No. R44072, Case No. 13-cv-00690-GPM.


United States District Court, S.D. Illinois.

August 13, 2013.

Attorney(s) appearing for the Case

George Baggett, Plaintiff, Pro Se.


G. PATRICK MURPHY, District Judge.

Plaintiff George Baggett, an inmate in Vienna Correctional Center, brings this action for deprivations of his constitutional rights pursuant to 42 U.S.C. § 1983. This case is now before the Court for a preliminary review of the complaint pursuant to 28 U.S.C. § 1915A, which provides:

(a) Screening.— The court shall review, before docketing, if feasible or, in any event, as soon as practicable after docketing, a complaint in a civil action in which a prisoner seeks redress from a governmental entity or officer or employee of a governmental entity. (b) Grounds for Dismissal.— On review, the court shall identify cognizable claims or dismiss the complaint, or any portion of the complaint, if the complaint— (1) is frivolous, malicious, or fails to state a claim on which relief may be granted; or (2) seeks monetary relief from a defendant who is immune from such relief.

An action or claim is frivolous if "it lacks an arguable basis either in law or in fact." Neitzke v. Williams, 490 U.S. 319, 325 (1989). An action fails to state a claim upon which relief can be granted if it does not plead "enough facts to state a claim to relief that is plausible on its face." Bell Atlantic Corp. v. Twombly, 550 U.S. 544, 570 (2007). The claim of entitlement to relief must cross "the line between possibility and plausibility. Id. at 557. Conversely, a complaint is plausible on its face "when the plaintiff pleads factual content that allows the court to draw the reasonable inference that the defendant is liable for the misconduct alleged." Ashcroft v. Iqbal, 556 U.S. 662, 678 (2009). Although the Court is obligated to accept factual allegations as true, see Smith v. Peters, 631 F.3d 418, 419 (7th Cir. 2011), some factual allegations may be so sketchy or implausible that they fail to provide sufficient notice of a plaintiff's claim. Brooks v. Ross, 578 F.3d 574, 581 (7th Cir. 2009). Additionally, courts "should not accept as adequate abstract recitations of the elements of a cause of action or conclusory legal statements." Id. At the same time, however, the factual allegations of a pro se complaint are to be liberally construed. See Rodriguez v. Plymouth Ambulance Serv., 577 F.3d 816, 821 (7th Cir. 2009).

Here, Plaintiff Baggett takes issue with the conditions of his confinement at Vienna Correctional Center ("Vienna"), where he has been housed since January 11, 2013. According to the complaint: Baggett is being exposed to asbestos-covered pipes; there are only three working toilets for 104 inmates—and the working toilets overflow; water drips from the ceiling; there is black mold; mice and rats eat Plaintiff's food and destroy his personal property; and spiders and bugs in Plaintiff's cell crawl all over him and bite him (Doc. 1). All of these issues, alone and in combination, are actionable Eighth Amendment claims. See Vance v. Rumsfeld, 701 F.3d 193, 205-06 (7th Cir. 2012), citing Wilson v. Seiter, 501 U.S. 294, 304 (1991) (holding that conditions of confinement may establish an Eighth Amendment violation in combination, even if each would not suffice alone; this would occur when they have "a mutually enforcing effect that produces the deprivation of a single, identifiable human need such as food, warmth, or exercise").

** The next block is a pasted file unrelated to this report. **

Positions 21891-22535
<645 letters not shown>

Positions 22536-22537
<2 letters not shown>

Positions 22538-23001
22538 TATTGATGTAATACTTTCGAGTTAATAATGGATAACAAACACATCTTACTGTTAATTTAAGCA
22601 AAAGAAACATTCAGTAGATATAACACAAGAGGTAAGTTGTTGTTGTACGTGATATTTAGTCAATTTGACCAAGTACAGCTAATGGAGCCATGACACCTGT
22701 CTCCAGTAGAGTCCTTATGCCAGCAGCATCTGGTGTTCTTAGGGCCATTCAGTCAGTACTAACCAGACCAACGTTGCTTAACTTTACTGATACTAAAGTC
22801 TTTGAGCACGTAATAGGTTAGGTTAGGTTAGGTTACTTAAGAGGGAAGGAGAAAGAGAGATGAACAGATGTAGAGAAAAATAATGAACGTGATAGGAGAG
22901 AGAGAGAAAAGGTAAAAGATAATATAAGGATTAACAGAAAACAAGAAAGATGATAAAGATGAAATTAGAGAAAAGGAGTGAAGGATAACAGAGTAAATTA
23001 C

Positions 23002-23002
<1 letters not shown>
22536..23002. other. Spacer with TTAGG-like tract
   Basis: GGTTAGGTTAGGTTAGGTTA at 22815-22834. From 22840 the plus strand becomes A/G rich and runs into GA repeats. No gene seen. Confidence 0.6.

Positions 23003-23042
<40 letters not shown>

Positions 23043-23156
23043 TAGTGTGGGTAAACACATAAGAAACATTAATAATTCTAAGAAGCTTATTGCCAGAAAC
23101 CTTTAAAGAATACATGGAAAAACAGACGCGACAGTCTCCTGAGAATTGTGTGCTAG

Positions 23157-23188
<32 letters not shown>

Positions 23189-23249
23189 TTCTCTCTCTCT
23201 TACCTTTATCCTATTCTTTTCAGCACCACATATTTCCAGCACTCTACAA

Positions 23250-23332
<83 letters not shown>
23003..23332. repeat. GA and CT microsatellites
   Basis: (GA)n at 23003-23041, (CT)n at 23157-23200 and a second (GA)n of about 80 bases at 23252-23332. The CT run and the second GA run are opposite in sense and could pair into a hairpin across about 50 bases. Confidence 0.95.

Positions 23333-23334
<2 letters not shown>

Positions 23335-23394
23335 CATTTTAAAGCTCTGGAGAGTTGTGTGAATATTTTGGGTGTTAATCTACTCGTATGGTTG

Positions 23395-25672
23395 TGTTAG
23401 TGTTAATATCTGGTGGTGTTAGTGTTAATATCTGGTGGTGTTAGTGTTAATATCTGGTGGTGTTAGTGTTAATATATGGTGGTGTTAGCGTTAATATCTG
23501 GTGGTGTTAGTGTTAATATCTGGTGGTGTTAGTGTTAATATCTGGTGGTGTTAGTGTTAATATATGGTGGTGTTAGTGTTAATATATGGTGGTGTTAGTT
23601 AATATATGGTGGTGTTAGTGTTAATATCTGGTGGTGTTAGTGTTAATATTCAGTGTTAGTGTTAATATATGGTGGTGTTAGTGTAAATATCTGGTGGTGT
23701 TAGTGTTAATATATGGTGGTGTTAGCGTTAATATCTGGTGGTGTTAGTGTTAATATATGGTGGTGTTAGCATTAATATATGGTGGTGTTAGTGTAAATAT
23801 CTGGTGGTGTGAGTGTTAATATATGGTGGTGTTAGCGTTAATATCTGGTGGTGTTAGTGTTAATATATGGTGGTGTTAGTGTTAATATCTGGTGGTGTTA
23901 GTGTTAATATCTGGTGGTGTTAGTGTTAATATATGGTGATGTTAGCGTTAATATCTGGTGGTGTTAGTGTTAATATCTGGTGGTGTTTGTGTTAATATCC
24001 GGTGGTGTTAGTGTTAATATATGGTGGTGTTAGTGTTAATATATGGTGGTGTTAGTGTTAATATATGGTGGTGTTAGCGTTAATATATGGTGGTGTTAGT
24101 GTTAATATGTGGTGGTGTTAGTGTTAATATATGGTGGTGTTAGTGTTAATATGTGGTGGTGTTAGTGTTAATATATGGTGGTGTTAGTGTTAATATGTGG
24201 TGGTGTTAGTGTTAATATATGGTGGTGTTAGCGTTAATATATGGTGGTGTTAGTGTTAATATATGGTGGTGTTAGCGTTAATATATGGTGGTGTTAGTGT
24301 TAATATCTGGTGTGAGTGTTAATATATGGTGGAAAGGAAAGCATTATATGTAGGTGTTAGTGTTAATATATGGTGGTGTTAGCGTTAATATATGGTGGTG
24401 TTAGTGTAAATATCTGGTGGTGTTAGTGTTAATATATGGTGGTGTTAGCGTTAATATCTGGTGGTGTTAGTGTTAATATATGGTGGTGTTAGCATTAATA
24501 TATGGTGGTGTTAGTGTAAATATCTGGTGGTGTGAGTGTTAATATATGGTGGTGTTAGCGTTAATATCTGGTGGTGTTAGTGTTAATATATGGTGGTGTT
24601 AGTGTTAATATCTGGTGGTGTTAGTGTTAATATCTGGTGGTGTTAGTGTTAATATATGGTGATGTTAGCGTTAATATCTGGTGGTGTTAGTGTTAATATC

With that said, upon careful review of the complaint, the Court finds the complaint suffers from a number of fatal flaws, and the action must be summarily dismissed. First, Plaintiff brings this pro se civil rights action pursuant to 42 U.S.C. § 1983 and the Federal Tort Claims Act ("FTCA"), 28 U.S.C. §§ 1346, 2671-2680 (Doc. 1). However, the FTCA provides jurisdiction for suits against the United States regarding torts committed by federal officials, not state officials. Therefore, all FTCA claims must be dismissed with prejudice.

Second, Vienna Correctional Center, the only named defendant must also be dismissed. The Vienna Correctional Center, which is a division of the Illinois Department of Corrections, is not a "person" within the meaning of the Civil Rights Act, and is not subject to a Section 1983 suit. See Will v. Mich. Dep't of State Police, 491 U.S. 58, 71 (1989).

While the warden of the facility would be the proper defendant to answer claims regarding the conditions of confinement, see Delaney v. DeTella, 256 F.3d 679, 687 (7th Cir. 2001), and this defect can be easily cured, there is one more impediment to this action proceeding. Under the Prison Litigation Reform Act, exhaustion of available administrative remedies is a precondition to suit. 42 U.S.C. § 1997e(a); Dale v. Lappin, 376 F.3d 652, 655 (7th Cir. 2004). However, the complaint unequivocally states that Plaintiff did not even attempt to utilize administrative grievance procedures before filing this action, because "[t]hey are not the Court." Although administrative procedures are distinct from the judicial system, Section 1997e(a) must still be satisfied. Therefore, this action was prematurely filed and must be dismissed, albeit without prejudice. If and when the exhaustion requirement is satisfied, Plaintiff can file a new action.


IT IS HEREBY ORDERED that, for the reasons stated, all Federal Tort Claim Act claims are DISMISSED with prejudice; Defendant VIENNA CORRECTIONAL CENTER is DISMISSED with prejudice; and this action is DISMISSED without prejudice pursuant to 28 U.S.C. § 1997e(a). Judgment shall enter accordingly and the Clerk of Court shall close this case.



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